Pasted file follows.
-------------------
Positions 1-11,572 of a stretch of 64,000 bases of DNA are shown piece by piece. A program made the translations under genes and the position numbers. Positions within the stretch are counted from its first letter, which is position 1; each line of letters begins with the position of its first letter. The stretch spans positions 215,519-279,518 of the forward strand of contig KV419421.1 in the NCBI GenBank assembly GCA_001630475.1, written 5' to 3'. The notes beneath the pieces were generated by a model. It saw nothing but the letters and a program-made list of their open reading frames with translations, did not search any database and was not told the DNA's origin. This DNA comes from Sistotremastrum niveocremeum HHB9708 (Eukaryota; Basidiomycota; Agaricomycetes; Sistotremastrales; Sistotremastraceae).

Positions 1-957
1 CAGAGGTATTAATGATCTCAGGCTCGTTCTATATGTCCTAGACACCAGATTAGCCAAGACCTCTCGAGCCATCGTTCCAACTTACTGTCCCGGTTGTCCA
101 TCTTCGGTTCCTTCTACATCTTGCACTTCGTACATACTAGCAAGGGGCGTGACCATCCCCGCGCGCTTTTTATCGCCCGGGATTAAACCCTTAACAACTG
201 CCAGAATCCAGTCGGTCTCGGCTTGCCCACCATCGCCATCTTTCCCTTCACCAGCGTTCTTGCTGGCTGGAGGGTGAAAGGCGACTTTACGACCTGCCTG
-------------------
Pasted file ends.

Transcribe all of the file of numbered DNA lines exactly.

Positions 1-11,572 of a stretch of 64,000 bases of DNA are shown piece by piece. A program made the translations under genes and the position numbers. Positions within the stretch are counted from its first letter, which is position 1; each line of letters begins with the position of its first letter. The stretch spans positions 215,519-279,518 of the forward strand of contig KV419421.1 in the NCBI GenBank assembly GCA_001630475.1, written 5' to 3'. The notes beneath the pieces were generated by a model. It saw nothing but the letters and a program-made list of their open reading frames with translations, did not search any database and was not told the DNA's origin. This DNA comes from Sistotremastrum niveocremeum HHB9708 (Eukaryota; Basidiomycota; Agaricomycetes; Sistotremastrales; Sistotremastraceae).

Positions 1-957
1 CAGAGGTATTAATGATCTCAGGCTCGTTCTATATGTCCTAGACACCAGATTAGCCAAGACCTCTCGAGCCATCGTTCCAACTTACTGTCCCGGTTGTCCA
101 TCTTCGGTTCCTTCTACATCTTGCACTTCGTACATACTAGCAAGGGGCGTGACCATCCCCGCGCGCTTTTTATCGCCCGGGATTAAACCCTTAACAACTG
201 CCAGAATCCAGTCGGTCTCGGCTTGCCCACCATCGCCATCTTTCCCTTCACCAGCGTTCTTGCTGGCTGGAGGGTGAAAGGCGACTTTACGACCTGCCTG